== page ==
Steve Williams is music producer and model. Originally from Cleveland, he has in recent years called South Korea home. Regular readers of The Static Dive may recognize his name. Last year we featured his wildly creative and very cool album “Big Dreams Small City.” A collection of eight instrumentals, that record wove together Jazz and electronic music into a completely new experimental sound.
“Somewhere from Isolation” is Steve Williams’ new 4-song EP, released November 27, 2020. As the title suggests, this is a record born of the pandemic. Quarantined along with the rest of the world, Steve spent the downtime in his South Korean apartment writing and recording new music. A talented multi-instrumentalist and composer, Steve’s music is genre-fluid. As a producer he mixes Jazz instrumentation with EDM and Synthwave Pop. On the new record, he adds Hip-hop to the menu. In just four songs he explores all of these genres and more, all the while digging deeply into his own experiences watching the world’s clocks stop.
Time is a recurring lyrical theme on “Somewhere from Isolation”. Steve ruminates about where he is both figuratively and geographically. He ponders what that means to him and how it conflicts with the desires of others. He contemplates the meaning of “home,” and the reality that our definition may be different than that of our friends or family. The opening track “From Isolation” ponders these side effects of time over an experimental electro-goth groove reminiscent of 80’s artists like Love & Rockets or Bauhaus.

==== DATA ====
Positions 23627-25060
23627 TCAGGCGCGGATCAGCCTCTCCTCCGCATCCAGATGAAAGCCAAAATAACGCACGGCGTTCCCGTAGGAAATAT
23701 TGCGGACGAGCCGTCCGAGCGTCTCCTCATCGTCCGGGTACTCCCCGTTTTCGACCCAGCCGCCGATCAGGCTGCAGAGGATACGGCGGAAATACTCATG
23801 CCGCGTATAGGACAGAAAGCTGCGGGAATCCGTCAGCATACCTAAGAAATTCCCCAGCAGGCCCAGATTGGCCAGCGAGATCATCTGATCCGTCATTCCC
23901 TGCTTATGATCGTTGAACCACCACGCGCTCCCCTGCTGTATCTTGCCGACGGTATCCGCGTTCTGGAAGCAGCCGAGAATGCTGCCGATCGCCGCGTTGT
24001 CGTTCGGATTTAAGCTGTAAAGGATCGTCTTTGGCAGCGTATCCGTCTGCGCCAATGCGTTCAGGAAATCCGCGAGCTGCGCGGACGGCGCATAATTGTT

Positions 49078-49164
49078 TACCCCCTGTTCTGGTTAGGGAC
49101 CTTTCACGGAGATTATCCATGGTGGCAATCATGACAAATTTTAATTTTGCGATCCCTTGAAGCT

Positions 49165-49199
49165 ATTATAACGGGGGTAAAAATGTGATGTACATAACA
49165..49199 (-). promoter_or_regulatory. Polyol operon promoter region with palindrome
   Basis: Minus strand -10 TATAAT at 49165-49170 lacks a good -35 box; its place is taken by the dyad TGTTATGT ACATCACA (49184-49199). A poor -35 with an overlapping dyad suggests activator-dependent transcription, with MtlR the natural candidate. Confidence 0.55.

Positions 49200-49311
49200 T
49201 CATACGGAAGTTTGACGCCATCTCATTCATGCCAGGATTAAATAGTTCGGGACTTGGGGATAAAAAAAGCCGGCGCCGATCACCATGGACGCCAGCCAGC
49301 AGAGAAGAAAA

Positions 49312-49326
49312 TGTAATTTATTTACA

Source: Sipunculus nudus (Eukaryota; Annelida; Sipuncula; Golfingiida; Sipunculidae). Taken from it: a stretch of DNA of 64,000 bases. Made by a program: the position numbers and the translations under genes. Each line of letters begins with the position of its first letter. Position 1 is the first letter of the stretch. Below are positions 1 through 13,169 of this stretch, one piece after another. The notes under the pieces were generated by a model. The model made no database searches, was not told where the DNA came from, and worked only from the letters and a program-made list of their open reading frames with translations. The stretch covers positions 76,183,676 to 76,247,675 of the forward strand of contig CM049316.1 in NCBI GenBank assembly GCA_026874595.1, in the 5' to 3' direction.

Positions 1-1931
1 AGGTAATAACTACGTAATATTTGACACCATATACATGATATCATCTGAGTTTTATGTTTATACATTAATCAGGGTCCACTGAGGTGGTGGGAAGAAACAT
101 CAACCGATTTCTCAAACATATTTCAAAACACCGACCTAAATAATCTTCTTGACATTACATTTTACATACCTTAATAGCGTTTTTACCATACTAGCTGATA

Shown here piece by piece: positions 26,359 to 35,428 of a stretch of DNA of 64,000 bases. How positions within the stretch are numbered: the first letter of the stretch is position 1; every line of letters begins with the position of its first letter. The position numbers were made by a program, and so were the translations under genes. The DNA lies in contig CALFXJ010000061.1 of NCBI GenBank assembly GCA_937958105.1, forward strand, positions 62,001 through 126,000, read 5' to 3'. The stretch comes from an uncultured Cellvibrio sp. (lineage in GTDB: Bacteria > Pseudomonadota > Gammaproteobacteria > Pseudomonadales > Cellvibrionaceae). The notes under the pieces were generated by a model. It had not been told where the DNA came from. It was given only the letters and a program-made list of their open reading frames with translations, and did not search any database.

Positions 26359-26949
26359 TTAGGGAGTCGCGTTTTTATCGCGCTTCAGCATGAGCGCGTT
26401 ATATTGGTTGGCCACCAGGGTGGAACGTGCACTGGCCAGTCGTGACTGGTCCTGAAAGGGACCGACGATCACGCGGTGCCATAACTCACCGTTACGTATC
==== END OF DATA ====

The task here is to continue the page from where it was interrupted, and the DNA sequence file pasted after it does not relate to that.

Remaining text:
On “Views from Yecheon” the artist looks into his own past as well as the present of the world around him. The track is built on an abstract Hip-Hop beat, Jazz horn and flute samples and a healthy dose of vintage synths. Williams raps about internal and external struggles, including the “protests on the plantation,” as he views from afar an America in turmoil. His flow combines old-school Hip-hop technique and a stream of consciousness poetry slam style that brings to mind visionary artists in the genre like Mos Def and Q-Tip.
After the beautiful ambient synth interlude of “Post Views,” Steve closes the EP with “T.n.T.” Although the title suggests something explosive, the song is instead a complex and subtle examination of all the musical and lyrical themes suggested throughout the record. His personal confessional through the first verse brings to mind some of Kanye’s better work. Meanwhile a lovely classical piano chord progression shares the ether with a haunting female vocal. The last minute of the song plays a meditative Nu Jazz loop as Steve has a very personal discussion with a friend about life, and regret.
Check out “Views for Yecheon,” above. You can also hear the song on the Deep Indie Beat playlist, and “Post Views” on the Deep Indie Chill. Follow the links below to connect with Steve Williams. Get on his socials and stay up to date on all of the current and future work of this versatile and dynamic musician.